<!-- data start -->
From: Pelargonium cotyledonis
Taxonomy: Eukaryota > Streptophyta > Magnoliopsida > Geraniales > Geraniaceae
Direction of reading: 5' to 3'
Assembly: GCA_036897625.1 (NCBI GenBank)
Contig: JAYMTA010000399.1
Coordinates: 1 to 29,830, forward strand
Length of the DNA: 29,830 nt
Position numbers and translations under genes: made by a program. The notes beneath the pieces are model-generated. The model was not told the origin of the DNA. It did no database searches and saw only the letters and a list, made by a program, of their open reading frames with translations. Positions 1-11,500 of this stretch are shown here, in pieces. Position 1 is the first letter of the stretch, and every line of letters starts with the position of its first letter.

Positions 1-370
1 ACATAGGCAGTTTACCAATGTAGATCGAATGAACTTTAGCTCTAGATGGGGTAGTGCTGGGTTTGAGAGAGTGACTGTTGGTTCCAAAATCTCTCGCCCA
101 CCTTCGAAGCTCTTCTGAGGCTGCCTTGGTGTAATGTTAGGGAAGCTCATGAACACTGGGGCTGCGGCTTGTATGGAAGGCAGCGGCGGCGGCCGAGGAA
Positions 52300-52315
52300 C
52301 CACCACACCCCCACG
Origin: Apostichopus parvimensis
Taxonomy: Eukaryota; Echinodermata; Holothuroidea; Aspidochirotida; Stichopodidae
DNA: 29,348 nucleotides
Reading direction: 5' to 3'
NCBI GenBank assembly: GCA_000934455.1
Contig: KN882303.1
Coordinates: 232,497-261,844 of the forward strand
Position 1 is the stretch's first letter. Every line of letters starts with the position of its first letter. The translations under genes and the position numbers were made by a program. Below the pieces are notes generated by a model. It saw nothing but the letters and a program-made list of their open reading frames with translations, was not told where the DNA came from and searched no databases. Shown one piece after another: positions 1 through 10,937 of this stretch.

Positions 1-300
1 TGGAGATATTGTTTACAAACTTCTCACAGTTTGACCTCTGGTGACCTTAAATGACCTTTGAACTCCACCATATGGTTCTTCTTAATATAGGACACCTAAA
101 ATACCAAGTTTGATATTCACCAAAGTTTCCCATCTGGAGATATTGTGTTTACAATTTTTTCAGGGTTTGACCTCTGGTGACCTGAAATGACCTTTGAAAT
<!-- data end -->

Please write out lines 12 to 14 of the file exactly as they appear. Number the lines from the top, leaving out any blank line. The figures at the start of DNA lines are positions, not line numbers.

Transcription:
Positions 52300-52315
52300 C
52301 CACCACACCCCCACG